Former Attorney Gen. Eric Holder's career has been a series of firsts.
As the first African-American to serve as this country's top law enforcement official, he came into office in 2009 promising to rebuild the Justice Department's Civil Rights division.
There, he aggressively enforced voting rights, supported same-sex marriage and became a lightning rod for criticism from conservatives. In fact, Holder was the first sitting cabinet member to be held in contempt of Congress in 2012 when he failed to deliver documents and testimony related to the "Fast and Furious" gun-running operation in Arizona.
His six-year tenure marked a first in another way: It was the longest term between an attorney general resignation and the time a successor was confirmed.
After stepping down as attorney general earlier this year, he returned to private practice as a partner at the law firm Covington & Burling. NPR's Michel Martin sat down with him to talk about his life and work since leaving office.
On the lengthy period between his resignation and naming a successor
I think it's an indication of the dysfunction we unfortunately see in Congress. You have to remember the Senate is controlled by a party that didn't like me – doesn't like me – an awful lot and yet they didn't have the ability to pull themselves together to confirm my successor. They had a bunch of extraneous issues that they had to try to work their way through that had absolutely nothing to do with the qualifications of Loretta Lynch to be attorney general. And I think it's a sad commentary on where we stand in Washington D.C. now. ... I think the Republican Party itself is divided in almost an existential way.
On the role race has played in this presidential administration
I think for some that was a component of the opposition but I think the larger part of it was political – and not even political so much as ideological. I think certain people on the other side identified this president as an effective progressive voice, and were determined to oppose him, fight him, wherever they could and that necessarily mean me at the justice department. ...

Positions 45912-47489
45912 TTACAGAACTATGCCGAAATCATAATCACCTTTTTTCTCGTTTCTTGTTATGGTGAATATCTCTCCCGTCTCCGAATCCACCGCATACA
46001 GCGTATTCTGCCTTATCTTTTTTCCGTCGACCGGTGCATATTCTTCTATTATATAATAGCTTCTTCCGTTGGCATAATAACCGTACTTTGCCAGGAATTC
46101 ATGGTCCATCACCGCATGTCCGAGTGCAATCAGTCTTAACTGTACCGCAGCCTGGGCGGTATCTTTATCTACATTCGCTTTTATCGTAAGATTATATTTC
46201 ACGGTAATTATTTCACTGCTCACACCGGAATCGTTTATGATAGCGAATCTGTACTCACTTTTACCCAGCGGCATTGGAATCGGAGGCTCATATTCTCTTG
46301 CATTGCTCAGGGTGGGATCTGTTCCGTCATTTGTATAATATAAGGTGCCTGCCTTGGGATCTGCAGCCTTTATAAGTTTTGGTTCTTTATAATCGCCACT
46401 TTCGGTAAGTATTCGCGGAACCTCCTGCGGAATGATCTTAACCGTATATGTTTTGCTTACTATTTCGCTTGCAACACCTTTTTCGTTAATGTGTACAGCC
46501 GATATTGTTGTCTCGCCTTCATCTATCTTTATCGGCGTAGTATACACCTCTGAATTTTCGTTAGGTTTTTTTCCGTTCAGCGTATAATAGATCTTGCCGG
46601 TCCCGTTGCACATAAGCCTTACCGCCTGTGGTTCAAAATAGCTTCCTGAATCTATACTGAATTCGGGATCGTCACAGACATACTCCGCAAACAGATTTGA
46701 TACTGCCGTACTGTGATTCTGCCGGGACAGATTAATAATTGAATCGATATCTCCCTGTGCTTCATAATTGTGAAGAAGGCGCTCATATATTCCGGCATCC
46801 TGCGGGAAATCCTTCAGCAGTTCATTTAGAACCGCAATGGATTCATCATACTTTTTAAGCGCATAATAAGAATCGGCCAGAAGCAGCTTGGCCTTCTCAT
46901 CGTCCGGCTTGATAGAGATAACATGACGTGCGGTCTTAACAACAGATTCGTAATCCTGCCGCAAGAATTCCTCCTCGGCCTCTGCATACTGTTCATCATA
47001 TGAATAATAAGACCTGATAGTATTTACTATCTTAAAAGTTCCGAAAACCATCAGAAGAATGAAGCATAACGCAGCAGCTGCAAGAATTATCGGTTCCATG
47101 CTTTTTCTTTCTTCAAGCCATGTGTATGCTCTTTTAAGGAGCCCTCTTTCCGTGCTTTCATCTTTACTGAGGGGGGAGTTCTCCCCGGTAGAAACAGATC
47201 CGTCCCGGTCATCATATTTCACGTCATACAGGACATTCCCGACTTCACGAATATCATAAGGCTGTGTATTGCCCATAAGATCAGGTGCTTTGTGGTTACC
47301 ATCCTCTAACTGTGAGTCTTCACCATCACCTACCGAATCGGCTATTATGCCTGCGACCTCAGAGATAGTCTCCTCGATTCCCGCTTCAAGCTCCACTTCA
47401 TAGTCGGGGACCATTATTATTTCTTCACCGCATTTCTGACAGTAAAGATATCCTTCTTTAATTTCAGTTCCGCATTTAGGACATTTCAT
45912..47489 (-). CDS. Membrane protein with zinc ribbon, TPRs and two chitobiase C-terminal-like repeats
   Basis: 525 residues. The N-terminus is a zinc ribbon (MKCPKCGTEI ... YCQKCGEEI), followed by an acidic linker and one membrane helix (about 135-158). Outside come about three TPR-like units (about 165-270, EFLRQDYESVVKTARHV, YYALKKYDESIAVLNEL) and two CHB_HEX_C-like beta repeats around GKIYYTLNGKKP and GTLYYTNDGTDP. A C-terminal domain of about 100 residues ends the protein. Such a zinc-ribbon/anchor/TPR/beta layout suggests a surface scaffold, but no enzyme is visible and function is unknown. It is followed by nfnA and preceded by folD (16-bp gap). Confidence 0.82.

I think the toxicity is really a function more of ideology than race and the hyper-partisan atmosphere in which we now operate in Washington D.C.
On the president and himself being called divisive
The notion that Barack Obama is among the most divisive people or presidents that we have seen is utter nonsense. It's utter nonsense. This is a president who came into office with a desire to unite people. Let's think about it like the stimulus package and how he tried to construct a package at the beginning trying to deal with the greatest financial crisis since the Great Depression, reached out to Republicans, Republicans insisted that the package had to contain a certain amount of tax cuts — alright he gave in there — and then as I remember, not one Republican voted for the package. And that's just one example, that's kind of the way things started. I think this president, and I think I certainly did as attorney general, we extended our hands to try to work through things and were really kind of met with unprincipled opposition. It was all political. I mean, again, you know, their leadership said we're gonna try to make this guy a one-term president.
I think it's ideologically driven. There is a real desire to — I think a fear — a desire to stop this progressive movement that I think really is starting to take hold in this country and that challenges a lot of what they consider to be the norm, and I will say, almost arrogantly believe what is their right to govern in a certain way. This nation is changing, and the Obama coalition I think reflects better the 21st century than their governing philosophy.
On supporting Hillary Clinton as presidential candidate
I sat with her in the Situation Room. I have seen her deal with the issues that are going to confront the next president. She's got the necessary experience, she's got great judgment. She will come to the job on day one ready to do the job in a way that I don't think anybody else who's running for president on either side has the ability to do.
On what the rest of his career looks like
When I left, we had a White House ceremony and I said I would never leave the fight and that's still the way I feel. I'm here at a law firm that does a whole variety of things on the commercial side but my life is still going to be focused on dealing with voting rights issues. Our firm filed a brief against the state of Alabama for what they have tried to do with regard to voter disenfranchisement. I'm working on the creation of an institute, it's going to deal with civil rights issues. And I think I'll also find places in which I'll speak out about topics, hopefully using some of my notoriety to put a spotlight on issues. Actually I'll have an ability to speak in a way that's maybe a little more liberated than I could before. I'm not a member of an administration, I don't have to worry about administration positions and policies. I can speak really more from the heart.